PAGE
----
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"Count your blessings" is an idiomatic expression in English, essentially encouraging an individual to focus on the positive aspects of life rather than the negative. This is a very common expression, frequently found in songs as well as certain religious hymns. Though it can serve as a reminder to appreciate happy times, "count your blessings" also encourages an individual going through a challenging period to notice and appreciate the positive things, and remember all the good things that have come before.
There are two primary instances in which someone might say to another person, "count your blessings." The first is when things are going particularly well, and this individual is reminding the other not to take anything for granted, and to appreciate what he or she has. The underlying message here is that things can change very quickly, so it is important to recognize the happy, positive, or fortunate things in life when they occur, and to take time to appreciate them. The second time someone might say, "count your blessings," is when things are not going particularly well.
At this point, the individual is reminding the other that he or she has already had many blessings in life, and should take time to remember them. Ideally, this will encourage the person to feel more positive, even during a challenging time, and to remember that things will likely look up again soon. Some people get annoyed by being hearing this phrase during negative times in life, or periods of misfortune, so it is important to be careful when saying this, and to be sure not to do so dismissively. Always respect that the other person may not particularly feel like being positive at that current moment.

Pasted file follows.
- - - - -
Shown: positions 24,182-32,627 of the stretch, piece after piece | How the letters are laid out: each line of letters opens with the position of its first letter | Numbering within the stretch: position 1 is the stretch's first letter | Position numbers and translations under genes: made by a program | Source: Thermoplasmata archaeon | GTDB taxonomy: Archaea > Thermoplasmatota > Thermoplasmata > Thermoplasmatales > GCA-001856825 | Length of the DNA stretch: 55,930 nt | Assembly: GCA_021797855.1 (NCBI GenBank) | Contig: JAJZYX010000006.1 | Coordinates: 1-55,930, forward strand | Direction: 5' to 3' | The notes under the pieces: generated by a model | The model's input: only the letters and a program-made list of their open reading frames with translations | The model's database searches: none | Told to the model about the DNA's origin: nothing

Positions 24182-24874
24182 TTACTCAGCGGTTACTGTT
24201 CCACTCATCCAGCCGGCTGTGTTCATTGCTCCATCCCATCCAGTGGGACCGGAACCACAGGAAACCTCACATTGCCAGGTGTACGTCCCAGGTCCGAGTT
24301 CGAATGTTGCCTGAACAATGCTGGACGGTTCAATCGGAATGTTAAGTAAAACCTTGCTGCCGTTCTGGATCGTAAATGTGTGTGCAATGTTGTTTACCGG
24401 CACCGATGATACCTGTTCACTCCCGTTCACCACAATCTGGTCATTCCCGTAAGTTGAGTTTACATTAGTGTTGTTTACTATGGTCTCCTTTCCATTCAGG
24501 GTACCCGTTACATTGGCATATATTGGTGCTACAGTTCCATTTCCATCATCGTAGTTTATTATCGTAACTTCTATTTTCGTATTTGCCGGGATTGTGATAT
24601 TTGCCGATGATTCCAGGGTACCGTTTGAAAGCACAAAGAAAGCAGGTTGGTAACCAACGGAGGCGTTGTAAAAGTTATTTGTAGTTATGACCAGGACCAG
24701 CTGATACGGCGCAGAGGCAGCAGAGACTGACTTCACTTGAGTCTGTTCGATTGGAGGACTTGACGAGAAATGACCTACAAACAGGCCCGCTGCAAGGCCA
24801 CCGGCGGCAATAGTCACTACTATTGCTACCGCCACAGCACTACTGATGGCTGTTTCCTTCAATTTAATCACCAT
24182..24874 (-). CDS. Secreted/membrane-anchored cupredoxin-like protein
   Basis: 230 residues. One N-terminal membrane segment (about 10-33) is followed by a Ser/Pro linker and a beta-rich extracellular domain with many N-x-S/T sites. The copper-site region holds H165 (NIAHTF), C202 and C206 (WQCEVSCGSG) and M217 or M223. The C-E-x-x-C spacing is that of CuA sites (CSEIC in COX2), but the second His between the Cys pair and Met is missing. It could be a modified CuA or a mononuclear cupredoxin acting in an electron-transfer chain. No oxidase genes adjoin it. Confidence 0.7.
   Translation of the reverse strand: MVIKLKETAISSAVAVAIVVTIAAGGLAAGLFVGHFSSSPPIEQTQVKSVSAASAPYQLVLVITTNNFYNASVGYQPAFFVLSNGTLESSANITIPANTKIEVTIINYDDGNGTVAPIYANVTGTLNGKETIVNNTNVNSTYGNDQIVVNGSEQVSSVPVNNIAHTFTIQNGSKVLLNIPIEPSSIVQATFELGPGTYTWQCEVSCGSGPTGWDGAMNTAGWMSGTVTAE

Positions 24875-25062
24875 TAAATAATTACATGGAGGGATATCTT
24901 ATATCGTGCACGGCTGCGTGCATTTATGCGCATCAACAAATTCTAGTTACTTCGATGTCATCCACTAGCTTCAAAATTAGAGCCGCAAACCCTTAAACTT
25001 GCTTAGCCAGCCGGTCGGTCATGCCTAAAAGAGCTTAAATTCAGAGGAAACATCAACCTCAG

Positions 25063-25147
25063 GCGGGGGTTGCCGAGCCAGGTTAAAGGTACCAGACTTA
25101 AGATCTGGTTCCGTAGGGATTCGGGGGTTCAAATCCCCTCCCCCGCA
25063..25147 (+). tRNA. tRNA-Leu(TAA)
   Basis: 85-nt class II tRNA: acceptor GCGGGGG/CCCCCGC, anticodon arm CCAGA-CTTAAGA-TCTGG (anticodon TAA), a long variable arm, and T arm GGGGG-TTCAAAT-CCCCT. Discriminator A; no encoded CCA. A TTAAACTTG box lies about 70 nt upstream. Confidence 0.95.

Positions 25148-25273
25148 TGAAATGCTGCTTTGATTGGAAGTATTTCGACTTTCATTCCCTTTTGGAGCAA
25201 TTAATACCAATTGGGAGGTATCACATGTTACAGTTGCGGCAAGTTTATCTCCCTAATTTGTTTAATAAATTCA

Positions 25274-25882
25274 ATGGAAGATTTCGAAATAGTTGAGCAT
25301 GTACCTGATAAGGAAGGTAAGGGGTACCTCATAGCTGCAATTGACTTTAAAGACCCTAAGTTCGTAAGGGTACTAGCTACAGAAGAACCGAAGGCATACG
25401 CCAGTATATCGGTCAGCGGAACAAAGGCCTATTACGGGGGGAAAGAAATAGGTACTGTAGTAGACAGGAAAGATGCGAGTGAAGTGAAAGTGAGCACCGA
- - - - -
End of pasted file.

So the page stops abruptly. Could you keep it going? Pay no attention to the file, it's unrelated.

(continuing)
The idiom, "count your blessings," simply serves as a reminder that nothing is certain, but if we look hard enough, most people can find something to be grateful for, even if it is something as simple as a beautiful day outside, or a smile from a stranger. Psychologists frequently encourage people to keep "gratitude journals," in which a person will take a few moments at the end of the day to write down some positive things that happened, or things that he or she was grateful for. Ideally, over time this makes an individual more likely to notice the positive aspects of everyday life, rather than only the negative ones, and therefore more likely to remember them. This can help with some mental illnesses such as depression or anxiety.
Sometimes I hear "count your blessings" as a reminder that other people have it worse than you do. I might complain about my job, for instance, and be reminded to count my blessings because I'm not unemployed. If a plane crashes, we should count our blessings that we weren't on that flight.
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